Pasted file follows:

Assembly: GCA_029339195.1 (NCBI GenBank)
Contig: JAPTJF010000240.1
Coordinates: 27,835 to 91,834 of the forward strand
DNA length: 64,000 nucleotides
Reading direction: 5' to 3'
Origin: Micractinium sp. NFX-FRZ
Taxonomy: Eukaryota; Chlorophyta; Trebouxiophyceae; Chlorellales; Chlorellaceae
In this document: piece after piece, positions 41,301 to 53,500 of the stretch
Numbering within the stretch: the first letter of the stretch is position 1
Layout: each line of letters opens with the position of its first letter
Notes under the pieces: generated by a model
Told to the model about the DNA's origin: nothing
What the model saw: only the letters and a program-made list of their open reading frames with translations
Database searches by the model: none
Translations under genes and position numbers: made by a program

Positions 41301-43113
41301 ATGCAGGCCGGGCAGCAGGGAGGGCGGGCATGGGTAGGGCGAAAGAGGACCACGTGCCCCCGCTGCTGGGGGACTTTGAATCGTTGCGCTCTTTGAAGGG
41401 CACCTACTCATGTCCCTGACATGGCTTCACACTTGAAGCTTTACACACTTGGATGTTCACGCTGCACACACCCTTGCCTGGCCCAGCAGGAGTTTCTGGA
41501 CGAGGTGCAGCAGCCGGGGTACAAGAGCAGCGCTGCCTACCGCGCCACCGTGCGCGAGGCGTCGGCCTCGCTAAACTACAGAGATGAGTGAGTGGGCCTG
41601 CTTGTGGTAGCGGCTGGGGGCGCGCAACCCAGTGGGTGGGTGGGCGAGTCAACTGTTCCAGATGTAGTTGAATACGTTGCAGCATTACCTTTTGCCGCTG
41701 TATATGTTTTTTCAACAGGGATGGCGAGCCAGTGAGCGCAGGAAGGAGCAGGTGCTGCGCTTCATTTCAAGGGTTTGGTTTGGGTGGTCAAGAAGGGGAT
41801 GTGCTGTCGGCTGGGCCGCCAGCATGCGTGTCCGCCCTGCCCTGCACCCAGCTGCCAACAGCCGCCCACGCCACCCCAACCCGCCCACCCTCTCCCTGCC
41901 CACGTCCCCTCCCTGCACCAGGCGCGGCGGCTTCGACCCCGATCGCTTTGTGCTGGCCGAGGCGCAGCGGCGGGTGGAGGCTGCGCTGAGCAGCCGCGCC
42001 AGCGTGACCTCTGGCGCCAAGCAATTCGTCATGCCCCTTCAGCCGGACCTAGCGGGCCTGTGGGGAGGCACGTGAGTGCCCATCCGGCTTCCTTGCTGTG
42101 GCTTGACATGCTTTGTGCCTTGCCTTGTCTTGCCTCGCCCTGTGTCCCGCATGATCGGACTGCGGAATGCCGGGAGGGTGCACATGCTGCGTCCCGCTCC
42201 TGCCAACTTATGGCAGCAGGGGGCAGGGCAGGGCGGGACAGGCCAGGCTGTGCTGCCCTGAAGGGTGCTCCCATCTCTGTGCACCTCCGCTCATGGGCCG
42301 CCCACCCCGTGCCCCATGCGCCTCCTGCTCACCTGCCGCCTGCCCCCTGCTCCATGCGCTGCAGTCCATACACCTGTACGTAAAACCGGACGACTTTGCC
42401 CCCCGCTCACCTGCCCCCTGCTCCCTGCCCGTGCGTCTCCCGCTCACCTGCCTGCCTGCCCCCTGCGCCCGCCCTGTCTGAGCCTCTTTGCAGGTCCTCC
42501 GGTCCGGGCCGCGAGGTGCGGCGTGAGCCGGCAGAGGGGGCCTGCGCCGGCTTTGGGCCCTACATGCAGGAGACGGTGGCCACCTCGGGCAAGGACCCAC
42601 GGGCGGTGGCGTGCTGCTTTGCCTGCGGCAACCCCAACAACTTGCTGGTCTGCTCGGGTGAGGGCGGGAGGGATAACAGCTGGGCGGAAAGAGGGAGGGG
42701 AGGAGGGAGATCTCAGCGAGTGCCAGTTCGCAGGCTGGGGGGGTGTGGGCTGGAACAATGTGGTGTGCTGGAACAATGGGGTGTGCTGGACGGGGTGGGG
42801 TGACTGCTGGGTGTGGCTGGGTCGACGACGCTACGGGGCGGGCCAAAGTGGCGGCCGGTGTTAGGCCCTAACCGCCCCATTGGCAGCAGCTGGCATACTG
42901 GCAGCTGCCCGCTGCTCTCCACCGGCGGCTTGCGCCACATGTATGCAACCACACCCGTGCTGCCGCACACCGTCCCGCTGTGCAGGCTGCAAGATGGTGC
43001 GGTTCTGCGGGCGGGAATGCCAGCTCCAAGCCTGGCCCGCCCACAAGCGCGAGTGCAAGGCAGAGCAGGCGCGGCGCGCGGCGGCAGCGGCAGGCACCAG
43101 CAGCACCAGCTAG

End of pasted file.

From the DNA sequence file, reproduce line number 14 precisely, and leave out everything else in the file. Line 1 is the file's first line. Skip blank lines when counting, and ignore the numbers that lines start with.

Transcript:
Database searches by the model: none